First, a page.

Tamzin Outhwaite is probably best known for her role as Mel Owen in EastEnders but you’re about to see her again in East London, this time going back to the 1960s, as she plays hair salon owner Barbara on BBC1. Ridley Road.
The four-part drama begins on BBC1 on Sunday, October 3 at 9pm, and the four episodes are then broadcast on BBCiPlayer. It will be shown in the US on PBS and we will update it with the US release date in due course.
The events are set in 1962 when support for the neo-Nazi group The National Socialist Movement (NSM) and its leader, Colin Jordan (Rory Kinnear) was gathering momentum.
A young Jewish woman Vivien Epstein (Agnes O’Casey) follows her lover Jack (Tom Varey) from Manchester to London, where she gets a job in Barbara’s salon. Vivien soon discovers that Jack has infiltrated the NSM, working undercover for the Jewish resistance organization The 62 Group, and when he disappears, she is forced to go undercover.
Here, Tamzin Outhwaite talks more about her role in Ridley Road…
Tamzin Outhwaite on her ‘Ridley Road’ character Barbara …
“Barbara is a hairdresser who owns and runs Oscar’s salon,” says Tamzin Outhwaite. “I have made up this backstory that she names Oscar as the father of her son, who was possibly in the Navy and she got pregnant from a very short relationship, but was very much in love with him. Obviously, he was the love of her life and she named her room after him.
“When I read the scripts and realized that it was written by Sarah Solemani, of whom I am a huge fan, I had to participate. She said that when she was writing the role, she always had Barbara in her head played by me. The script In itself it was brilliant. I knew it was based on Jo Bloom’s book, so I read the book, which I thought was amazing. Then I looked at the cast of actors which at the time consisted of Rory Kinnear, Eddie Marsan, Tracy-Ann Oberman, Danny Hatchard and Sam Spiro, it was really a no-brainer. “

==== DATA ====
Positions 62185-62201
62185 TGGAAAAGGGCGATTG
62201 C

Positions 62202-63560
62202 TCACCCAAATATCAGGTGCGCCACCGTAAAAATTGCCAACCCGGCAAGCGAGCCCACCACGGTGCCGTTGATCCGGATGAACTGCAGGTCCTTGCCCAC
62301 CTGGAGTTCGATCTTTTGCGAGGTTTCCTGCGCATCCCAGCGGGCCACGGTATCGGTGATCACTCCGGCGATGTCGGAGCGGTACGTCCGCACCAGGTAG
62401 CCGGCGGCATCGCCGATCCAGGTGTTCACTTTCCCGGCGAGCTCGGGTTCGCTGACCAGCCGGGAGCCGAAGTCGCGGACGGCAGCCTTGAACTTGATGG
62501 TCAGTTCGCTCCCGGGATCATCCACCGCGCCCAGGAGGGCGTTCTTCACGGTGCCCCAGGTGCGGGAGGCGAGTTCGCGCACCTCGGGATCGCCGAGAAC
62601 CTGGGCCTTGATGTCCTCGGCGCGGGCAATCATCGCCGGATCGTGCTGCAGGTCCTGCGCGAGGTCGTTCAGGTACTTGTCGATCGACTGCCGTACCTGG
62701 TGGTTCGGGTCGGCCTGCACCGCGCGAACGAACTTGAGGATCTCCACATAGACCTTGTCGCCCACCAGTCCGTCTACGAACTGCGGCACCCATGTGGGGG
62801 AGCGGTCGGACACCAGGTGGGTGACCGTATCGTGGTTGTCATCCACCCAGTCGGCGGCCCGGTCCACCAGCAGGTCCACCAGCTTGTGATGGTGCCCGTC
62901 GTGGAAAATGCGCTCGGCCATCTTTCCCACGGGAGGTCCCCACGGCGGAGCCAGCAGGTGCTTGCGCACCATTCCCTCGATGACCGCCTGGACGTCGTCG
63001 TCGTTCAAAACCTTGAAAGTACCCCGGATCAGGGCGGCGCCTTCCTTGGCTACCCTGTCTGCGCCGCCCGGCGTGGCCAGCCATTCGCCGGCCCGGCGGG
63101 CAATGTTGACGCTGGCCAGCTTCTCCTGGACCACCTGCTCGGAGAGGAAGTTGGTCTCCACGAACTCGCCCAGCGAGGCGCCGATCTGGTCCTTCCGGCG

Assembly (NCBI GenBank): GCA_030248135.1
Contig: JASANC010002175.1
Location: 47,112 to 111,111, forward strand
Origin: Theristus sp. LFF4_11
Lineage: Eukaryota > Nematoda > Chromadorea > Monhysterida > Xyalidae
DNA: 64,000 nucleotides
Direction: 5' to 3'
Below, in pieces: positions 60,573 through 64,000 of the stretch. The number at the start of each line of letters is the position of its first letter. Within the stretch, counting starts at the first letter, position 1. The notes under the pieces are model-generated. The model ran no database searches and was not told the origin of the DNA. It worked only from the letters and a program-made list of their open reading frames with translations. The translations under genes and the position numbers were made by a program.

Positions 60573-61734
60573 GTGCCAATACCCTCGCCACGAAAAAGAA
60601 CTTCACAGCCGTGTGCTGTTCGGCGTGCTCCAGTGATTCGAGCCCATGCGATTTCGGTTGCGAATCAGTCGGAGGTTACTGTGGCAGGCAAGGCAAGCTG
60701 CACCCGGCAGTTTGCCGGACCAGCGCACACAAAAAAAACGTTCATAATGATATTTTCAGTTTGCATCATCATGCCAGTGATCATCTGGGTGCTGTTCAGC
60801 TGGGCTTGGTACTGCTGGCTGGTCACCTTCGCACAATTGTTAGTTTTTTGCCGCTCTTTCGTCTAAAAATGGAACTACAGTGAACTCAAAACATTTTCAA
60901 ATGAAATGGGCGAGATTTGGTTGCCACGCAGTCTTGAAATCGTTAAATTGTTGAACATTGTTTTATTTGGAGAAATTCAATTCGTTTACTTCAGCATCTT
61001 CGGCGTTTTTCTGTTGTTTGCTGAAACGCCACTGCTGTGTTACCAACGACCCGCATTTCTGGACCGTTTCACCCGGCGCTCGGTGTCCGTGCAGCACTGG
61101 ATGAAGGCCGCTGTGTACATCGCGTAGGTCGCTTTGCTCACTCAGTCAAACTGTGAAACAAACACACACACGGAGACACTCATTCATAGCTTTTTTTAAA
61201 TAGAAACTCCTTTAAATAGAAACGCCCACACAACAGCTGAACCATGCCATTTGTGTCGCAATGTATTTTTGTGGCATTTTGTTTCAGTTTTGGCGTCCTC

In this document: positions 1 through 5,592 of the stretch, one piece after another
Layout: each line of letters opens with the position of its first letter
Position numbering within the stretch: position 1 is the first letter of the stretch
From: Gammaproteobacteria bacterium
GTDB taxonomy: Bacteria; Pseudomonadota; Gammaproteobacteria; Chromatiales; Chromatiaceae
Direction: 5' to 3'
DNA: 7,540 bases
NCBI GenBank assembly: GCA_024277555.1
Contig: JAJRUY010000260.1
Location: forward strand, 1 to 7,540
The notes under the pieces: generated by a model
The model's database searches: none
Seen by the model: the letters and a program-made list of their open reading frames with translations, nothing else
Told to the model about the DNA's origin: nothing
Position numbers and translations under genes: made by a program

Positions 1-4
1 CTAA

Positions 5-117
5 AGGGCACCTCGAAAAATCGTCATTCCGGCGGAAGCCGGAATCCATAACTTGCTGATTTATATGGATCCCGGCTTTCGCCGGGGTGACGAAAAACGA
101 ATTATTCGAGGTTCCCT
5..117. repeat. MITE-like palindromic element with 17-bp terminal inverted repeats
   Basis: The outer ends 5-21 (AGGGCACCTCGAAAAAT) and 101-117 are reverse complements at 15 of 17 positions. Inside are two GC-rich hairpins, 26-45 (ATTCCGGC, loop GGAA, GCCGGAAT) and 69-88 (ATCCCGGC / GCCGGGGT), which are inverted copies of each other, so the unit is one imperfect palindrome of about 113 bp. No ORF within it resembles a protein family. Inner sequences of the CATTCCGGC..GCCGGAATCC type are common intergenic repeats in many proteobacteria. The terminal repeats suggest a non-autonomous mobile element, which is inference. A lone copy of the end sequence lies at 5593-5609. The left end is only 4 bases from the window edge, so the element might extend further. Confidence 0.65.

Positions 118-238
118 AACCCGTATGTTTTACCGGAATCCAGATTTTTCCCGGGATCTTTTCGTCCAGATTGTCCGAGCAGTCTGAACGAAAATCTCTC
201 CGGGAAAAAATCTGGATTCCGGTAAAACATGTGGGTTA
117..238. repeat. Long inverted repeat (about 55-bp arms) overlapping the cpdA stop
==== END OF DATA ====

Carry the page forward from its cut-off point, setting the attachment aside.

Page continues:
Tamzin on filming the London East End location and hair salon …
“Ridley Road as the market was a place that my mother used to take me throughout my childhood and my father knew many market traders, ”says Tamzin. “The East End of London, Hackney, was a place I was very familiar with and Ridley Road the market brought back very good memories. ”
“I loved being in the living room. It took me a while to feel like I really owned it, but in the end I felt like it was really my hairdresser and I was a hairdresser. Smoking in a salon in those days was a sign of the times in the early 1960s, and just as representative of what it was like. You’d be combing someone’s hair while you smoke and then spraying hairspray everywhere. I loved that because it was a moment in time that we obviously don’t experience in these times. It is the atmosphere of the place. I imagine in the early 60’s women coming to get their hair done and out of the house and out of housework was a real treat. The gossip and socialization that must happen, the atmosphere. I will say that I was the ‘cheater’, organizing mischief, that’s what felt really good. Barbara is like the core of the place, which encourages the women to come and have a great time while they do their hair.
“The set design was amazing. First of all, I loved my hair. When the hair and makeup team told me what they were doing and showed me the pieces, it just transformed me back to that time. I have pictures of myself. mother at that time and when we were on set, I saw so many pictures that could have been of my mother with those haircuts. Everything looked familiar. The colors, the oranges, the browns and the swirls, the designs are incredible. It has been A real I try to be on a set like that, I don’t do a lot of period work and the 1960s felt like home. “